Saturday, January 7, 2023

David Bentley Hart

 "Contemplative and philosophical traditions, Eastern and Western, insist on this: that the source and ground of the mind’s unity is the transcendent reality of unity as such, the simplicity of God, the one ground of both consciousness and being.

 For Plotinus, the oneness of nous, the intellective apex of the self, is a participation in the One, the divine origin of all things and the ground of the openness of mind and world one to another. For Sufi thought, God is the Self of all selves, the One—al-Ahad—who is the sole true 'I' underlying the consciousness of every dependent 'me.'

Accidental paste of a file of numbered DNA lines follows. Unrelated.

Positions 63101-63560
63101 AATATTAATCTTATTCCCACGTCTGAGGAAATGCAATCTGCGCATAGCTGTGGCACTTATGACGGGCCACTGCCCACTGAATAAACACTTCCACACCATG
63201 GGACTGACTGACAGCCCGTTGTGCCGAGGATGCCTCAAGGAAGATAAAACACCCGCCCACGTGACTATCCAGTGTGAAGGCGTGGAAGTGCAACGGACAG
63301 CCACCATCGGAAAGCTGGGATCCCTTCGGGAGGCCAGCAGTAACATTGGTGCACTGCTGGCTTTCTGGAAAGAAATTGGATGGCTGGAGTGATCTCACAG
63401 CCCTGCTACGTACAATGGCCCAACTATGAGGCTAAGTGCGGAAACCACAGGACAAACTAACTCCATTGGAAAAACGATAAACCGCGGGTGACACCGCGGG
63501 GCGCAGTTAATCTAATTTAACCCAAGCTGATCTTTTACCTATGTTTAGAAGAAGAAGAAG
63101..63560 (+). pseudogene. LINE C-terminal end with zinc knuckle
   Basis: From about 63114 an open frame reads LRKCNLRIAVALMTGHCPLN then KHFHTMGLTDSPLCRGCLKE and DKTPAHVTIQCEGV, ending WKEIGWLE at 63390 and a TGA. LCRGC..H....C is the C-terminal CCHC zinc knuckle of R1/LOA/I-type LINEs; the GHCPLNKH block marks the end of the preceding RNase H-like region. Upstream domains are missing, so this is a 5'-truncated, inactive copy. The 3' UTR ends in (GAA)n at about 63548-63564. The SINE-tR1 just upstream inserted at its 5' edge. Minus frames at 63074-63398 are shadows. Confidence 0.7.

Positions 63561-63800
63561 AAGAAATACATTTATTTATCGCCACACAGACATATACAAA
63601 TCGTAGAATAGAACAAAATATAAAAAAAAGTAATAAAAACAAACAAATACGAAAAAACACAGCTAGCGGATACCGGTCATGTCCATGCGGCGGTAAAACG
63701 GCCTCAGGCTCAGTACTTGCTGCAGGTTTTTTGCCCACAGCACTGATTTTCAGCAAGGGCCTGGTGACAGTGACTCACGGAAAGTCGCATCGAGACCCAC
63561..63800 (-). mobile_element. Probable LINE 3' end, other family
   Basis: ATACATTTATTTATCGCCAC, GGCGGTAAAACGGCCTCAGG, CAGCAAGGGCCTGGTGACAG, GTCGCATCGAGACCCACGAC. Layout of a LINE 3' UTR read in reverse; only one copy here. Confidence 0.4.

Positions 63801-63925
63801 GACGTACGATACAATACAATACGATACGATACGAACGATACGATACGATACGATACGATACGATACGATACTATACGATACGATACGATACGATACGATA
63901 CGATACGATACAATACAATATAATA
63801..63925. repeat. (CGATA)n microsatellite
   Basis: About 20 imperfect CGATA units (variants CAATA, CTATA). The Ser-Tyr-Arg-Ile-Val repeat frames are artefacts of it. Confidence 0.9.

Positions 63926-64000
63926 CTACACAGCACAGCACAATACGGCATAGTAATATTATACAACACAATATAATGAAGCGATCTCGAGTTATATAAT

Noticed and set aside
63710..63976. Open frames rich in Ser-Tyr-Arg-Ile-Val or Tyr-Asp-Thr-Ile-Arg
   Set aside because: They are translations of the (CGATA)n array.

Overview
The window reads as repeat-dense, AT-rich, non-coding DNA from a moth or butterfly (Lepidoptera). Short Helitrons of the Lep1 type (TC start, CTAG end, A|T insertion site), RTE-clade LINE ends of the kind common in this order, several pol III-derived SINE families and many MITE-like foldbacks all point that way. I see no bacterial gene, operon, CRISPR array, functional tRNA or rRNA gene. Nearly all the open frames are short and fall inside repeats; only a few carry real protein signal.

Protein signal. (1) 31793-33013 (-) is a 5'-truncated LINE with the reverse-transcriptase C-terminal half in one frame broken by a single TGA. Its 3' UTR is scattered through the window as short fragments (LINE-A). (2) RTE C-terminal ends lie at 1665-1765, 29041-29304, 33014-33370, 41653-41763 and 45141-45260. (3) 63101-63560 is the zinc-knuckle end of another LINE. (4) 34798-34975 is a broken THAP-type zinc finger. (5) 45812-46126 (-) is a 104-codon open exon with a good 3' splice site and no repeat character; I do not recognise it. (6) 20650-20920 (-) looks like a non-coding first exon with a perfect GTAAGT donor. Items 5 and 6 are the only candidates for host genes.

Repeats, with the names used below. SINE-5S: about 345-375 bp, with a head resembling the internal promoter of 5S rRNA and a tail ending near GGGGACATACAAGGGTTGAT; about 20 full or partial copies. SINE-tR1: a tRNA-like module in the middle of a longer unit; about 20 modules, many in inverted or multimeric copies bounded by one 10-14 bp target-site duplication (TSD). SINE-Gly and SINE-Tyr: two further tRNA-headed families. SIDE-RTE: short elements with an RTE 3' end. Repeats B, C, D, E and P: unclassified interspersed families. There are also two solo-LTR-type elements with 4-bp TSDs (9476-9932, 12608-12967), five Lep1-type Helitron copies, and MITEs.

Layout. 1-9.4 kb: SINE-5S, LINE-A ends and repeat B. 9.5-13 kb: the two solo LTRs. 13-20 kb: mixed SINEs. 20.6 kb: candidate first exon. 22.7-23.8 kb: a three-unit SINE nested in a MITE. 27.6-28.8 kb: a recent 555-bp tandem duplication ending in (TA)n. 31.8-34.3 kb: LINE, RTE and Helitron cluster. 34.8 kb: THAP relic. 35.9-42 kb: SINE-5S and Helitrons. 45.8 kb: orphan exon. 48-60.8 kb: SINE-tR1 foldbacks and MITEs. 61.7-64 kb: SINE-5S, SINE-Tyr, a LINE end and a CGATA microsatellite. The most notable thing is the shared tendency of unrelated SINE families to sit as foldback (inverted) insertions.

According to the Kena Upanishad, Brahman is not that which the mind knows like an object, or that the eye sees or the ear hears, but is that by which the mind comprehends, by which the eye sees, by which the ear hears; atman—the self in its divine depth—is the eye of the eye, the ear of the ear, the ground of all knowing."



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